Objective: To investigate the diagnostic value of sonography (SG) and magnetic resonance imaging (MRI) in the assessment of full-thickness rotator cuff tears (RCTs).
Methods: Twenty-one consecutive, otherwise healthy patients with noninflammatory unilateral chronic (>3 months) shoulder complaints due to a possible full-thickness RCT were studied (9 women and 12 men, mean +/- SD age 56 +/- 12). According to standardized procedures, SG was performed by both a radiologist and a rheumatologist, and MRI was evaluated by 2 radiologists. All assessors were blinded to the patient's diagnosis. Within 3 weeks after SG and MRI, arthroscopy was performed. SG, MRI, and arthroscopy results were scored as negative or positive for the presence of a full-thickness RCT. The result of surgical inspection was used as the "gold standard."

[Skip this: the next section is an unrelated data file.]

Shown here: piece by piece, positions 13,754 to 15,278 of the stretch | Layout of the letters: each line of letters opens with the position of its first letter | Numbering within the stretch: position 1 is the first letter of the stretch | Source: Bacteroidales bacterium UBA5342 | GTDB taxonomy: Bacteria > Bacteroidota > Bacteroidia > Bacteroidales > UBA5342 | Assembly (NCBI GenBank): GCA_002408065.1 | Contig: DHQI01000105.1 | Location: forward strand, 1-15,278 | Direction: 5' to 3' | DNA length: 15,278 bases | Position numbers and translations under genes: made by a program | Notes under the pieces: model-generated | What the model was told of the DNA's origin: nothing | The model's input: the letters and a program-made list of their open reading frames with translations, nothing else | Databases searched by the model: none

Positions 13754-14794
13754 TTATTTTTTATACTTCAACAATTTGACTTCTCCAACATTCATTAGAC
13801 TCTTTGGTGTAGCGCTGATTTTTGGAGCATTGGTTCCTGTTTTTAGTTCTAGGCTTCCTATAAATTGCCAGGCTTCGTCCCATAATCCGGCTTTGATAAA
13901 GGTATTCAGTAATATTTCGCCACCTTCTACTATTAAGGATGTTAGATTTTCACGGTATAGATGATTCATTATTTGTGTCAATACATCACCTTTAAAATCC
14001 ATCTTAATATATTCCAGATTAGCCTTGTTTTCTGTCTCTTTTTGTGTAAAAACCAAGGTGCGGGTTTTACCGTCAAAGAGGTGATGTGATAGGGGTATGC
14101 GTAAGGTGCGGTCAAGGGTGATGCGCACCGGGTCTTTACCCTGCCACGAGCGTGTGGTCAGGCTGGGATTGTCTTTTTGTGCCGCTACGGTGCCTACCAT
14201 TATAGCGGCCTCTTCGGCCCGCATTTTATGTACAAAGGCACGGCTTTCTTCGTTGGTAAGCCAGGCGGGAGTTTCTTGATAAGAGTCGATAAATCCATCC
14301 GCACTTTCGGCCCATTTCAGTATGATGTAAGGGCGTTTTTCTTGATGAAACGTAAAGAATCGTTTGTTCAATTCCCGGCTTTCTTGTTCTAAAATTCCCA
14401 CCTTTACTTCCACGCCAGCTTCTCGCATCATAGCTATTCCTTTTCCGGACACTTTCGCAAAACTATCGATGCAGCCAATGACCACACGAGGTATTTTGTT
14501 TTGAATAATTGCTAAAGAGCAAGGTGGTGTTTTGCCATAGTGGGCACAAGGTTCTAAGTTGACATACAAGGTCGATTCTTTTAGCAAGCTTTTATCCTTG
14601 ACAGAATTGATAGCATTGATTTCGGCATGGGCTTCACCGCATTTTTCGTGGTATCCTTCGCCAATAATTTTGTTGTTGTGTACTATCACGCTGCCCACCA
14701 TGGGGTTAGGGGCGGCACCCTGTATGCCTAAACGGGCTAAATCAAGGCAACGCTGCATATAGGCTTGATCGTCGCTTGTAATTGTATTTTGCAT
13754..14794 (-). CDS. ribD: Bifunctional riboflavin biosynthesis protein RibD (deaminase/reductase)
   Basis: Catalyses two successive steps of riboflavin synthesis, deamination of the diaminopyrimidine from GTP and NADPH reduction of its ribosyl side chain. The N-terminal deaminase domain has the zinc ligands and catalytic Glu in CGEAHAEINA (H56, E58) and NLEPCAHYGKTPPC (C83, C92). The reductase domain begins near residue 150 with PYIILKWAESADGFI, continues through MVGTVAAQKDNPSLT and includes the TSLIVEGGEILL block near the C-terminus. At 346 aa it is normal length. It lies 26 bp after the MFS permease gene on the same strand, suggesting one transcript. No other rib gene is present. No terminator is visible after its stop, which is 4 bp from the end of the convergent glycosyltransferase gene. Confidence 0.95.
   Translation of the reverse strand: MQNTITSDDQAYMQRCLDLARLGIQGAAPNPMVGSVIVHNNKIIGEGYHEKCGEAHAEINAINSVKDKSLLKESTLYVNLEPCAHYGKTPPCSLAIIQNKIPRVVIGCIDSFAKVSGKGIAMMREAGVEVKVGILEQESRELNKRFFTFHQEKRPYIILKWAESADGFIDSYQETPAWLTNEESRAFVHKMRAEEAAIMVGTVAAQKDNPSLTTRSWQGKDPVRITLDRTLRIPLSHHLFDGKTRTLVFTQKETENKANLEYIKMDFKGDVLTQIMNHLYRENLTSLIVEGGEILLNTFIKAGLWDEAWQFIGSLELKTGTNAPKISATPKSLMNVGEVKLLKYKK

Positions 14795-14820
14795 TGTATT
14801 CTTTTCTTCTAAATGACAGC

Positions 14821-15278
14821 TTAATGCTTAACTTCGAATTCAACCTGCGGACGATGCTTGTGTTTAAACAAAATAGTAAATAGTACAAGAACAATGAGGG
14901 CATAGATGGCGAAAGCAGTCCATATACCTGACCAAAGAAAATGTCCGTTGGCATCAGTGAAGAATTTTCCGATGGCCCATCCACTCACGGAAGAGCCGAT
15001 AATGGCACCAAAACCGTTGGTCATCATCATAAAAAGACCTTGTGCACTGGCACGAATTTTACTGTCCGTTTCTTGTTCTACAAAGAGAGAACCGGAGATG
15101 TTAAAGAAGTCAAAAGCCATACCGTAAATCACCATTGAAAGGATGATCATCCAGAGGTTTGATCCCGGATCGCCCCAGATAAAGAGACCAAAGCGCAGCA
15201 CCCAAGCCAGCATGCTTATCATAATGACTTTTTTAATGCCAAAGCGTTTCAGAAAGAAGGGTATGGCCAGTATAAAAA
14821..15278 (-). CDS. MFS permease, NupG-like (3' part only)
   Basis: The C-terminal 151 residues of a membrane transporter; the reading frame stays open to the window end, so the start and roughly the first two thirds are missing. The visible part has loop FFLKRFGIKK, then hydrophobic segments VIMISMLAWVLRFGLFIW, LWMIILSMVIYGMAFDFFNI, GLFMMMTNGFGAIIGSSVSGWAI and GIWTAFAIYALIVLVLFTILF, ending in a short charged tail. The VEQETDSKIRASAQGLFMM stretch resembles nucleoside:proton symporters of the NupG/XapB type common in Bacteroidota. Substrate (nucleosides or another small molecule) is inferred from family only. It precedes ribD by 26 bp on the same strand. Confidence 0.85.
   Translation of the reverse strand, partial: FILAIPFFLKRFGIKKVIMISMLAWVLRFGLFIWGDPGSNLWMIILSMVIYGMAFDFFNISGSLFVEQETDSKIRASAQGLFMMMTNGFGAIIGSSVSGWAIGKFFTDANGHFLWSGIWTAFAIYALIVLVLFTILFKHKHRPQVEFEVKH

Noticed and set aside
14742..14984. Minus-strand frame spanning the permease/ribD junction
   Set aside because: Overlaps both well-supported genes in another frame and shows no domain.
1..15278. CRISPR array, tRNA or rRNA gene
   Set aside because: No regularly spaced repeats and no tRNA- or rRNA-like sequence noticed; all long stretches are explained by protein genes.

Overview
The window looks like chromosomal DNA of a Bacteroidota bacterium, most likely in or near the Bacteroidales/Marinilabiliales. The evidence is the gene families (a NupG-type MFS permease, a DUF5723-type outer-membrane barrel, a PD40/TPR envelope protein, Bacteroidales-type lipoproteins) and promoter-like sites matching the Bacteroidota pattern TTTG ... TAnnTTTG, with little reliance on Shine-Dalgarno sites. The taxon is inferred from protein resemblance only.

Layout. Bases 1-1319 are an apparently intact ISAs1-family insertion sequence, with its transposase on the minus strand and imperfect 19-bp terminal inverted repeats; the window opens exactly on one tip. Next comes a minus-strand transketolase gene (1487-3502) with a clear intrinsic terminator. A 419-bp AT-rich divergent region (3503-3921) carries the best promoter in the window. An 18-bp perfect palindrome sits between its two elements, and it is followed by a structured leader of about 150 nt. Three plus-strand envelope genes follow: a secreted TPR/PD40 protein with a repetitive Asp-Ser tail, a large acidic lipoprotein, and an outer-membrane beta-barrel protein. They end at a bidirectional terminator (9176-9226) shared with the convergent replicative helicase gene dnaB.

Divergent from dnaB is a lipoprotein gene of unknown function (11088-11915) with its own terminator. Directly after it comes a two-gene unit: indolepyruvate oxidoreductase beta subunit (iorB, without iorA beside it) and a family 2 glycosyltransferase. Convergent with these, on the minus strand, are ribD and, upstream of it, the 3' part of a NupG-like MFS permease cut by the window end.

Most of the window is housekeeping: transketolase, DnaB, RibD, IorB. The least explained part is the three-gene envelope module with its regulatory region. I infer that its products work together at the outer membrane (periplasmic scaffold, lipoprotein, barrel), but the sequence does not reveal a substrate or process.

Results: For full-thickness RCTs, the sensitivity was 0.81 for SG and 0.81 for MRI. The specificity was 0.94 for SG and 0.88 for MRI. The positive predictive value was 0.96 for SG and 0.91 for MRI. The negative predictive value was 0.77 for SG and 0.74 for MRI. Accuracy was 0.86 for SG and 0.83 for MRI.
Conclusion: Full-thickness RCTs can be identified accurately by both SG and MRI. Because of its low cost and because it can be performed in the rheumatology unit, SG seems to be a promising diagnostic tool for use by the rheumatologist.